The second lesson is that the ‘political street’ has been inserted as another balancing factor in the evolving political systems. If there is general dissatisfaction with the way the executive branch is acting and its actions cannot be constrained or controlled by the legislature and the judiciary, the street will be prepared to act. The street is not just in the Arab world but in all parts of the Muslim world. It is ready to throb with activity because of the age of the population. The median age of the populations in Muslim countries is much lower than in other parts of the world. It is only 21 years in Pakistan, which means that some 90 million people in a population of 180 million are below that age. Most of them are not active participants in the established political order. They are deeply concerned about their present economic situation and future prospects and could come out on the streets if they lose hope in their future.
The third important development of note is the sudden departure of all senior military commanders in Turkey. As Anthony Shadid, the Pulitzer Prize-winning journalist, wrote recently in The New York Times, “50 years ago, when a populist prime minister tangled with the Turkish military, he ended up on the gallows, the mandate of three election victories little consolation. This time around, the rivalry climaxed with most of Turkey’s military high command resigning simultaneously, its leader complaining of powerlessness and bad press.” There is a consensus among analysts that this action by the commanders has strengthened the position of Recep Tayyip Erdogan, the thrice elected prime minister, rather than weakened it. The once powerful militaries in the Muslim world have had to recognise that the people of their countries want representative political orders in place rather than rule by strongmen.
The main lesson Pakistan’s political establishment has drawn from these developments is that it cannot simply rely on the support of its traditional constituencies. It has to keep an eye on the way people are reacting to their policies. The street also matters. The politicians have also gained some confidence that the military, while still influential in several aspects of policymaking, is not likely to directly intervene. These are reasonable responses to the important developments outside the country’s orders but they have not resulted in good economic policymaking.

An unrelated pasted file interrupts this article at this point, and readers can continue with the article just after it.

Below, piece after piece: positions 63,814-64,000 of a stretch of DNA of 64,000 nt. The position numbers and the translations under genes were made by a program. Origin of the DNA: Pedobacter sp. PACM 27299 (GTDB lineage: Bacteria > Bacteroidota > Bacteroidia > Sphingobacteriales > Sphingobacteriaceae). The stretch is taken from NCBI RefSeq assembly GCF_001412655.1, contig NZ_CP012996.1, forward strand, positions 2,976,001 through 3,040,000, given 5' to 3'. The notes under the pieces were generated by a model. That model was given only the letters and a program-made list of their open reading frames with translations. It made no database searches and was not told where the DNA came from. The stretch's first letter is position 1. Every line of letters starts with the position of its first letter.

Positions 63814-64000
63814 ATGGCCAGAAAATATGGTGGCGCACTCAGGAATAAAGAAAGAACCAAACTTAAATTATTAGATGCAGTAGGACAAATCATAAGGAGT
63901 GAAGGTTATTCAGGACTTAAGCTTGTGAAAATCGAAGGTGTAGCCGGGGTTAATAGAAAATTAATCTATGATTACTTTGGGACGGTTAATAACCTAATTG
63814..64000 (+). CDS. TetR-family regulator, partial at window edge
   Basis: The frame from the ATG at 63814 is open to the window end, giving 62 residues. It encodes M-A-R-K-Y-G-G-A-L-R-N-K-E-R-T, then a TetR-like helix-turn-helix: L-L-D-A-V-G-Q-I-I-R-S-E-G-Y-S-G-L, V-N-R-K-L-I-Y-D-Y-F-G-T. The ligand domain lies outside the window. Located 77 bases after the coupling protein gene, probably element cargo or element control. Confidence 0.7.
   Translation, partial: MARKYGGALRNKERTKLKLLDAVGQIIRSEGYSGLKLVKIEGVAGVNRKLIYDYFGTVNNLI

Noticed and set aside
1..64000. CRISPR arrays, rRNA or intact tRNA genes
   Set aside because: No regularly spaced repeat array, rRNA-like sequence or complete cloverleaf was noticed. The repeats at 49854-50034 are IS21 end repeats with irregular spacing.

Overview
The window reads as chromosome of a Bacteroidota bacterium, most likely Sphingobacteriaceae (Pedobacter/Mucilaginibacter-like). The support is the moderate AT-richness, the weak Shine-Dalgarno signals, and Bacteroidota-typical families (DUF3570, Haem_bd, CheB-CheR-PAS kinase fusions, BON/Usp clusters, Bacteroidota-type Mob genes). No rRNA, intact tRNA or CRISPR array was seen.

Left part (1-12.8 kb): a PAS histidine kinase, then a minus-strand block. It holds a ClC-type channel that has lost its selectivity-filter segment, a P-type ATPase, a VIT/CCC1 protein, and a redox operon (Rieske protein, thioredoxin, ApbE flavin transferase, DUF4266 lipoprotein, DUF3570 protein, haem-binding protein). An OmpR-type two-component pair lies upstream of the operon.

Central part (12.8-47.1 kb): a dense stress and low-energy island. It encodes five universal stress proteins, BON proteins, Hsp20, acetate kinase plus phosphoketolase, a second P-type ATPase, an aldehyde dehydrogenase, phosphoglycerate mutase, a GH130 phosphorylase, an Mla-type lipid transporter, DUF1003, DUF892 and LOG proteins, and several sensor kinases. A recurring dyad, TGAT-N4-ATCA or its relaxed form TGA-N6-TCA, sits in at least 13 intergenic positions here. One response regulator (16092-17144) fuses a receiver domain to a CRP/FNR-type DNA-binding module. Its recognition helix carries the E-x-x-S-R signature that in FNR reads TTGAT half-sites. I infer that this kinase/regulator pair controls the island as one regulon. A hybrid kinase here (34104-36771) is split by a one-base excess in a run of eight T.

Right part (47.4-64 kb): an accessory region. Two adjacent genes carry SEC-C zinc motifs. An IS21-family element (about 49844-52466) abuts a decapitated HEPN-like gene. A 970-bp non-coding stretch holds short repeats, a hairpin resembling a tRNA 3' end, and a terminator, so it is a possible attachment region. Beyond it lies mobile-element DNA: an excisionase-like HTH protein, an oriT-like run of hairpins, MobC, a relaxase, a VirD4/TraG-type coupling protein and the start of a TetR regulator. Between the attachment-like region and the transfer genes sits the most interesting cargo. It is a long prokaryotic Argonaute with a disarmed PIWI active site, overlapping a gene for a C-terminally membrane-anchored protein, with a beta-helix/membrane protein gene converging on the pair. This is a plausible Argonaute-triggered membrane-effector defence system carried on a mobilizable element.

One important illustration is the way Islamabad is dealing with the State Bank and the way it is using the monetary policy to keep the street on its side. Most political mistakes are made by sacrificing the future to the present. It is quite clear that the current rulers are getting ready for the next general elections. They have to be held in the next 20 months. If held under the current political dispensation, this would be the first time that an elected government would have completed its full term. To get to that point, the PPP-led government seems to have concluded that it is important to bring growth back by easing money supply and that tightening of money would reduce investment by the private sector and thus slow down the increase in employment. These are short-term responses to a difficult economic situation but their consequences will, in the long run, be politically and economically grim.
Published in The Express Tribune, August 8th, 2011.